uconv Man page

UCONV(1) ICU 55.1 Manual UCONV(1)

NAME

uconv – convert data from one encoding to another

SYNOPSIS

uconv [ -h, -?, –help ] [ -V, –version ] [ -s, –silent ] [ -v,
–verbose ] [ -l, –list | -l, –list-code code | –default-code | -L,
–list-transliterators ] [ –canon ] [ -x transliteration ] [
–to-callback callback | -c ] [ –from-callback callback | -i ] [
–callback callback ] [ –fallback | –no-fallback ] [ -b, –block-size
size ] [ -f, –from-code encoding ] [ -t, –to-code encoding ] [
–add-signature ] [ –remove-signature ] [ -o, –output file ] [
file… ]

DESCRIPTION

uconv converts, or transcodes, each given file (or its standard input
if no file is specified) from one encoding to another. The transcoding
is done using Unicode as a pivot encoding (i.e. the data are first
transcoded from their original encoding to Unicode, and then from Uni‐
code to the destination encoding).

If an encoding is not specified or is -, the default encoding is used.
Thus, calling uconv with no encoding provides an easy way to validate
and sanitize data files for further consumption by tools requiring data
in the default encoding.

When calling uconv, it is possible to specify callbacks that are used
to handle invalid characters in the input, or characters that cannot be
transcoded to the destination encoding. Some encodings, for example,
offer a default substitution character that can be used to represent
the occurence of such characters in the input. Other callbacks offer a
useful visual representation of the invalid data.

uconv can also run the specified transliteration on the transcoded
data, in which case transliteration will happen as an intermediate
step, after the data have been transcoded to Unicode. The translitera‐
tion can be either a list of semicolon-separated transliterator names,
or an arbitrarily complex set of rules in the ICU transliteration rules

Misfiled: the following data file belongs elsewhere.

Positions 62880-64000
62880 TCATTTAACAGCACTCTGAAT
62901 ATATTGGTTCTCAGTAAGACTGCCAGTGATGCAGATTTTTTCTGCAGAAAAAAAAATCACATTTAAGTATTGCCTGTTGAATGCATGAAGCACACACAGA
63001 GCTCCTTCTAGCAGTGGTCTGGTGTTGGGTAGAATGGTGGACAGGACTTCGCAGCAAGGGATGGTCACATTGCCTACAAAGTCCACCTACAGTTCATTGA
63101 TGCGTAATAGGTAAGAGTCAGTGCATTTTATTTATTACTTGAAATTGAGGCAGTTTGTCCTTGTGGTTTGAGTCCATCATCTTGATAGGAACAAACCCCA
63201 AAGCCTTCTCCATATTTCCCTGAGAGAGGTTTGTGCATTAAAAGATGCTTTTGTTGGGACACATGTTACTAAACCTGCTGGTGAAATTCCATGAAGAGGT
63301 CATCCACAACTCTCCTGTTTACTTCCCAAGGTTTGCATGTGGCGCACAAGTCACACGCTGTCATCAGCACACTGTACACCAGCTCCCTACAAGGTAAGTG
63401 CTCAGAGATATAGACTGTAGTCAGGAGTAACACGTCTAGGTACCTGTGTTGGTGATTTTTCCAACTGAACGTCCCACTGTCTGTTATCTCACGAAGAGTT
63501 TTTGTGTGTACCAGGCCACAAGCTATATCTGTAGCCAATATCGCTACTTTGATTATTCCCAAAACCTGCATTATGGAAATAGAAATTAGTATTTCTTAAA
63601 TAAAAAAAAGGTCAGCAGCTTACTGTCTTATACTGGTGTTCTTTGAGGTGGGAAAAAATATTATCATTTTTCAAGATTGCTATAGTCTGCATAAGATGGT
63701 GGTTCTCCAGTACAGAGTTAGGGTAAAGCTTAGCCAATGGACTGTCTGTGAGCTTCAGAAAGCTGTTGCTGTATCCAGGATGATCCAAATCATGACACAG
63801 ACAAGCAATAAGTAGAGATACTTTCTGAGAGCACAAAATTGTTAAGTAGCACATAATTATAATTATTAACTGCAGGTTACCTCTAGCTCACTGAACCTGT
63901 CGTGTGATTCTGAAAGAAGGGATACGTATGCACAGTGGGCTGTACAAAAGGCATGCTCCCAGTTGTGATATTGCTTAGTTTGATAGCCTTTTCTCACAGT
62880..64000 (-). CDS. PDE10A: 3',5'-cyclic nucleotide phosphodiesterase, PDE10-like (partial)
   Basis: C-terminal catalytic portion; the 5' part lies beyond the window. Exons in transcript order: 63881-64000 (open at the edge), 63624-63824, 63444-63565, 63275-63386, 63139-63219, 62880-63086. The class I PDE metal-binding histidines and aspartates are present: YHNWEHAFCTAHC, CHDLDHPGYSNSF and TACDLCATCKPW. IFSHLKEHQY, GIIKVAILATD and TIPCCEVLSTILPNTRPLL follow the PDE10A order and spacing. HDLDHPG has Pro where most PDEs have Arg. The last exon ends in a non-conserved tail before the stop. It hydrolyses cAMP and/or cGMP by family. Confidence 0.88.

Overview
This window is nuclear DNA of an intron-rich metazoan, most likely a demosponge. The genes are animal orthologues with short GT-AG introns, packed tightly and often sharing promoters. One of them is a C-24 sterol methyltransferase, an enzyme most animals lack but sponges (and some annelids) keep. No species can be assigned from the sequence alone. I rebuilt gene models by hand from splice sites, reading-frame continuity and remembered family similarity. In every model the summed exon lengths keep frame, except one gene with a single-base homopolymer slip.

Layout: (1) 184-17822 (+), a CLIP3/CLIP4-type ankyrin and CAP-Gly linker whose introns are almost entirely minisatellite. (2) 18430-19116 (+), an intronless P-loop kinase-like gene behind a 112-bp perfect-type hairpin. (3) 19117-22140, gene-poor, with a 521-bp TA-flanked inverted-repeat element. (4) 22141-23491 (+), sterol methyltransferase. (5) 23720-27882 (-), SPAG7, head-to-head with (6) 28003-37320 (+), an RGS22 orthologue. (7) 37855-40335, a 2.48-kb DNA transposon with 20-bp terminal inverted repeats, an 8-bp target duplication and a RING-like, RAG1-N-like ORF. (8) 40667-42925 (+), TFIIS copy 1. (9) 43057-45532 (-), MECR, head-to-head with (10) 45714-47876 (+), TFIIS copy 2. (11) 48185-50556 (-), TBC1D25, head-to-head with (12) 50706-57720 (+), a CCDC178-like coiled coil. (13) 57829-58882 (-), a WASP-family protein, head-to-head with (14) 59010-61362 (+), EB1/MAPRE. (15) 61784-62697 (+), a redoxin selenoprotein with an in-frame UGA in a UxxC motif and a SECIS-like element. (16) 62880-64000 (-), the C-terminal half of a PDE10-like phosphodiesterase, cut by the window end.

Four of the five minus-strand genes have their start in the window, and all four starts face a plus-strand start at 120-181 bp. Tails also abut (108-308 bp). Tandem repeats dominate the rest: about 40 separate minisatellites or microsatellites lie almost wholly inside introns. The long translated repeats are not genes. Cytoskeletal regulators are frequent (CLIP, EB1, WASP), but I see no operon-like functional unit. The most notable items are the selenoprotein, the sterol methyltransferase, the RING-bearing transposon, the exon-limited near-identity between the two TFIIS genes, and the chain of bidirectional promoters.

format.

For transcoding purposes, uconv options are compatible with those of
iconv, making it easy to replace it in scripts. It is not necessar‐
ily the case, however, that the encoding names used by uconv and ICU
are the same as the ones used by iconv. Also, options that provide
informational data, such as the -l, –list one offered by some iconv
variants such as GNU’s, produce data in a slightly different and easier
to parse format.

OPTIONS

-h, -?, –help
Print help about usage and exit.

-V, –version
Print the version of uconv and exit.

-s, –silent
Suppress messages during execution.

-v, –verbose
Display extra informative messages during execution.

-l, –list
List all the available encodings and exit.

-l, –list-code code
List only the code encoding and exit. If code is not a proper
encoding, exit with an error.

–default-code
List only the name of the default encoding and exit.

-L, –list-transliterators
List all the available transliterators and exit.

–canon
If used with -l, –list or –default-code, the list of encodings
is produced in a format compatible with convrtrs.txt(5). If
used with -L, –list-transliterators, print only one transliter‐
ator name per line.

-x transliteration
Run the given transliteration on the transcoded Unicode data,
and use the transliterated data as input for the transcoding to
the the destination encoding.

–to-callback callback
Use callback to handle characters that cannot be transcoded to
the destination encoding. See section CALLBACKS for details on
valid callbacks.

-c Omit invalid characters from the output. Same as –to-callback
skip.

–from-callback callback
Use callback to handle characters that cannot be transcoded from
the original encoding. See section CALLBACKS for details on
valid callbacks.

-i Ignore invalid sequences in the input. Same as –from-callback
skip.

–callback callback
Use callback to handle both characters that cannot be transcoded
from the original encoding and characters that cannot be
transcoded to the destination encoding. See section CALLBACKS
for details on valid callbacks.

–fallback
Use the fallback mapping when transcoding from Unicode to the
destination encoding.

–no-fallback
Do not use the fallback mapping when transcoding from Unicode to
the destination encoding. This is the default.

-b, –block-size size
Read input in blocks of size bytes at a time. The default block
size is 4096.

-f, –from-code encoding
Set the original encoding of the data to encoding.

-t, –to-code encoding